Lawmakers sent a marijuana cleanup bill to Gov. Phil Murphy’s desk Monday, ending a standoff over legalization that wore on for roughly three-and-a-half months after voters overwhelmingly backed the policy at the polls in November.
“This is momentous day,” said State Sen. Nicholas Scutari (D-Linden), the Senate’s top legalization backer.
Gov. Phil Murphy is expected to sign the bill, which expands penalties for underage marijuana users, and legalization and decriminalization bills already on his desk.
The measure, which cleared the Senate in a 22-9 vote, subjects all underage users to a graduated system of written warnings that would see users’ parents notified on a second offense and see them referred to community-based treatment or counseling groups on the third violation. Underage alcohol offenses would be subject to those same penalties.
Records of those warnings must be destroyed after two years or when the individual reaches their 21st year.
Republicans in both chambers opposed the bill over fears the relatively lax penalties would enable underage use.
“This message this bill says its purpose is to do whatever you want to do in this state and there’s no consequences for your actions, and I’ll tell you, I think this is absolutely a crime,” State Sen. Bob Singer (R-Lakewood) said.
The Assembly voted in favor of the measure by a margin of 49-27. Assemblyman Raj Mukherji (D-Jersey City) abstained.
Previous versions of the bill levied fines of up to $50 on users aged 18, 19 and 20 found in possession of Marijuana.
The bill requires police have their body cameras enabled during interactions and mandates those records be reviewed by the state Attorney General’s Office, which must submit a report to the Cannabis Regulatory Commission, the state body tasked with administrating the state’s legal marijuana market.
It raises criminal liability for police officers who conduct illegal searches related to marijuana by removing a requirement that such a search be made on the basis of an individual’s protected class — their race, religion or age, for example. The bill would bar the odor of marijuana as cause for a search.
The New Jersey State Policemen’s Benevolent Association opposed both those measures.
“This language is anti-police rhetoric at its worst and its consequences will be real,” the union said in a statement. “Underage users of marijuana will be free to smoke it anywhere, including in places the bill says is illegal, because merely stopping a person to enforce the law is now illegal for police.”
Still, those provisions weren’t enough to satisfy some members of the Legislative Black Caucus. State Sen. Ron Rice (D-Newark), a legalization opponent who chairs the LBC, proposed an amendment from the chamber’s floor to add a marijuana exception to qualified immunity, which shields law enforcement officials from civil liability related to constitutional rights violations.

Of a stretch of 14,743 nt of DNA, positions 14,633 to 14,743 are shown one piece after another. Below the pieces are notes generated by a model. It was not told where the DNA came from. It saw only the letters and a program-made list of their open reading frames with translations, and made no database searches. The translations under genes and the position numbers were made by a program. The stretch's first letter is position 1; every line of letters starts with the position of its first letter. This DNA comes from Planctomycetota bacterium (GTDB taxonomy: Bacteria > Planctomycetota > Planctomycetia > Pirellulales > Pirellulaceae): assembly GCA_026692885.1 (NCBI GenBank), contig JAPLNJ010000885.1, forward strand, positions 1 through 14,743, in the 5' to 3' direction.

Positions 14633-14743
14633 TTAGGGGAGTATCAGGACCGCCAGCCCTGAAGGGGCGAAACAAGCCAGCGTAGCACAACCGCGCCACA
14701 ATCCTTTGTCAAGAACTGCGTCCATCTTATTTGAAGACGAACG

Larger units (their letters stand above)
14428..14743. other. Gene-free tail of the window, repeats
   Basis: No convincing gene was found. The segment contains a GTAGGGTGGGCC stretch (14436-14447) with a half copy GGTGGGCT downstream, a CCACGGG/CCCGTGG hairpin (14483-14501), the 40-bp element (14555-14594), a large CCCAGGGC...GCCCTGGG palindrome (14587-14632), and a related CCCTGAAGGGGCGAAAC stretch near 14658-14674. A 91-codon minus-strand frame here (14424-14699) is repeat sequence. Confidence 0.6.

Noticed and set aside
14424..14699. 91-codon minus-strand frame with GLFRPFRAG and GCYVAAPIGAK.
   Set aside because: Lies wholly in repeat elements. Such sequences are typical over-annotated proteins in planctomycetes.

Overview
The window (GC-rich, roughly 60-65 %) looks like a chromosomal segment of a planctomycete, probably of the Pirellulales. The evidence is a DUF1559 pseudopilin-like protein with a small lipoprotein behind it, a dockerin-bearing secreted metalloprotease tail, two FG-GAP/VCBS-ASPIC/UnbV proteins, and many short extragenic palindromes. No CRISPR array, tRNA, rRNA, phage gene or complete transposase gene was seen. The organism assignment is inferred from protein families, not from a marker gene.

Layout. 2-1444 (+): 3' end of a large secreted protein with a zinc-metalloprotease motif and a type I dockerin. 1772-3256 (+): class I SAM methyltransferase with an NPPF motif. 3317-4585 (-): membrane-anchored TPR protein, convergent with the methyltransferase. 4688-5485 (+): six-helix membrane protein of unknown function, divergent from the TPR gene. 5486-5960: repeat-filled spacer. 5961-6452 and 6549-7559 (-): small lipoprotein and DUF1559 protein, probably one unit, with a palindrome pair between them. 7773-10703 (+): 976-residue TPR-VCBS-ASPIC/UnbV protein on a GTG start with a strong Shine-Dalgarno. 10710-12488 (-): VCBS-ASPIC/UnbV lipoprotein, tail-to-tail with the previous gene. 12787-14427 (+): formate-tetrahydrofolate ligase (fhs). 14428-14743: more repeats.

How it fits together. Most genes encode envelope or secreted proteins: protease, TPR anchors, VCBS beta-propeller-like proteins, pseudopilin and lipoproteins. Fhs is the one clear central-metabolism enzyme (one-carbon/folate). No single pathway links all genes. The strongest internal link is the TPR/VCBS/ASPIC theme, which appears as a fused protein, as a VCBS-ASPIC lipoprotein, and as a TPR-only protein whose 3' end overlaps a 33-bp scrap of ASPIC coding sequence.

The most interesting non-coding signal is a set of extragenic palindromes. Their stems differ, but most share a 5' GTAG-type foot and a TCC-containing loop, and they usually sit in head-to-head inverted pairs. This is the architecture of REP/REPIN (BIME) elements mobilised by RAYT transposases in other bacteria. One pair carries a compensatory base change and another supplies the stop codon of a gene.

Senate lawmakers did not advance that amendment, striking it down 26-8. All five of the chamber’s Black members and all three of its Latina members voted to move it forward but were met with bipartisan opposition.
Other Black lawmakers celebrated the bill’s passage, seeing it as a social justice victory.
The measure would also bar municipalities from instituting their own civil penalties for marijuana offenses.
For months, marijuana legalization stalled as Murphy and Senate lawmakers failed to bridge an impasse over youth penalties for marijuana use.
The legalization and decriminalization bills sent to the governor’s desk on Dec. 17 made underage possession of marijuana purchased on the state’s legal market a petty disorderly persons offense but provided no sanctions for possession of black-market marijuana.
Murphy, who campaigned on legalization, said repeatedly he would not sign a bill that legalized marijuana for children. Black and Latina legislators in the Senate feared harsher penalties would perpetuate unequal enforcement of marijuana laws that has, for decades, effected disproportionate harm on communities of color.
The impasse wore on for months even as it upended business in the Assembly, which twice delayed quorums to give more time for slow-moving negotiations, first cancelling a Feb. 8 quorum call, then a Feb. 19 session.
The delays in the Assembly — and the Senate, to a lesser degree — incensed lawmakers whose time was increasingly consumed by a single piece of legislation.
With quorums cancelled, lawmakers in the lower house could no longer introduce new bills, and numerous committee meetings in the chamber were scrubbed, their agendas empty.
In New Jersey, bills that sit on the governor’s desk for 45 days, as the legalization and decriminalization bills have, become law when the chamber they originated in next meets for a quorum.
The delays threatened political fallout as every lawmaker elected at the state level prepares to move into re-election.
Some Republicans have already launched attacks over Murphy’s concern, charging it effectively legalized underage use.
“It is a sad day for parents and police,” said Assemblyman Brian Bergen (R-Denville). “Democrats have sacrificed the safety of children under the guise of social justice. How on earth can anyone justify making it virtually legal for kids to possess and use drugs and alcohol underage, while simultaneously making our cops criminals for trying to stop them. We are worse off today than we were yesterday, and I fear for the future of our children.”
Murphy threatened to veto the bills on his desk absent youth penalties, a move Senate President Steve Sweeney said would take marijuana talks back to the drawing board, a place where they could have remained for months as legislators’ attention turned to the budget.
With roughly two-thirds of New Jersey voters supporting legalization, such a delay could have had a significant impact as Murphy advances his campaign for a second term.